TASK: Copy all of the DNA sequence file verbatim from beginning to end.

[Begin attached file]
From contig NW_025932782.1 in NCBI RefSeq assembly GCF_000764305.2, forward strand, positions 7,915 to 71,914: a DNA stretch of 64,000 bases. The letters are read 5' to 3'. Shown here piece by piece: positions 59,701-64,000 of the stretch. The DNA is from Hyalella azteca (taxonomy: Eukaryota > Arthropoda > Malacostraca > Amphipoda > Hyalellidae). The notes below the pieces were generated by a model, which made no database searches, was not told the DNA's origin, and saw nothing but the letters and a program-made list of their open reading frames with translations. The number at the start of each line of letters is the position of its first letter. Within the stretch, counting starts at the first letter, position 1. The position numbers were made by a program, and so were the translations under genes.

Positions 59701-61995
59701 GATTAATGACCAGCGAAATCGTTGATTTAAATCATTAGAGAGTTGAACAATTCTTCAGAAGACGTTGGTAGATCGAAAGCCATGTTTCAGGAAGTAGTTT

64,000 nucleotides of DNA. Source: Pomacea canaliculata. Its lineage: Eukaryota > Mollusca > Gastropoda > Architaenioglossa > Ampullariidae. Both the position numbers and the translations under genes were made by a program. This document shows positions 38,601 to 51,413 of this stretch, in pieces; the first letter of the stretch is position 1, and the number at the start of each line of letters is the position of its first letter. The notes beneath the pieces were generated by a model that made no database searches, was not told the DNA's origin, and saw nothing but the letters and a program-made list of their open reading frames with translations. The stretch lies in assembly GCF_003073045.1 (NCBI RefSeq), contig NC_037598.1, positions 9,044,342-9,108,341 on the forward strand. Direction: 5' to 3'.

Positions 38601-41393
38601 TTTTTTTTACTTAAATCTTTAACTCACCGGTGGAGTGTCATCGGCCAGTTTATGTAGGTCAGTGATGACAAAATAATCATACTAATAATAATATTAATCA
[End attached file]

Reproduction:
From contig NW_025932782.1 in NCBI RefSeq assembly GCF_000764305.2, forward strand, positions 7,915 to 71,914: a DNA stretch of 64,000 bases. The letters are read 5' to 3'. Shown here piece by piece: positions 59,701-64,000 of the stretch. The DNA is from Hyalella azteca (taxonomy: Eukaryota > Arthropoda > Malacostraca > Amphipoda > Hyalellidae). The notes below the pieces were generated by a model, which made no database searches, was not told the DNA's origin, and saw nothing but the letters and a program-made list of their open reading frames with translations. The number at the start of each line of letters is the position of its first letter. Within the stretch, counting starts at the first letter, position 1. The position numbers were made by a program, and so were the translations under genes.

Positions 59701-61995
59701 GATTAATGACCAGCGAAATCGTTGATTTAAATCATTAGAGAGTTGAACAATTCTTCAGAAGACGTTGGTAGATCGAAAGCCATGTTTCAGGAAGTAGTTT

64,000 nucleotides of DNA. Source: Pomacea canaliculata. Its lineage: Eukaryota > Mollusca > Gastropoda > Architaenioglossa > Ampullariidae. Both the position numbers and the translations under genes were made by a program. This document shows positions 38,601 to 51,413 of this stretch, in pieces; the first letter of the stretch is position 1, and the number at the start of each line of letters is the position of its first letter. The notes beneath the pieces were generated by a model that made no database searches, was not told the DNA's origin, and saw nothing but the letters and a program-made list of their open reading frames with translations. The stretch lies in assembly GCF_003073045.1 (NCBI RefSeq), contig NC_037598.1, positions 9,044,342-9,108,341 on the forward strand. Direction: 5' to 3'.

Positions 38601-41393
38601 TTTTTTTTACTTAAATCTTTAACTCACCGGTGGAGTGTCATCGGCCAGTTTATGTAGGTCAGTGATGACAAAATAATCATACTAATAATAATATTAATCA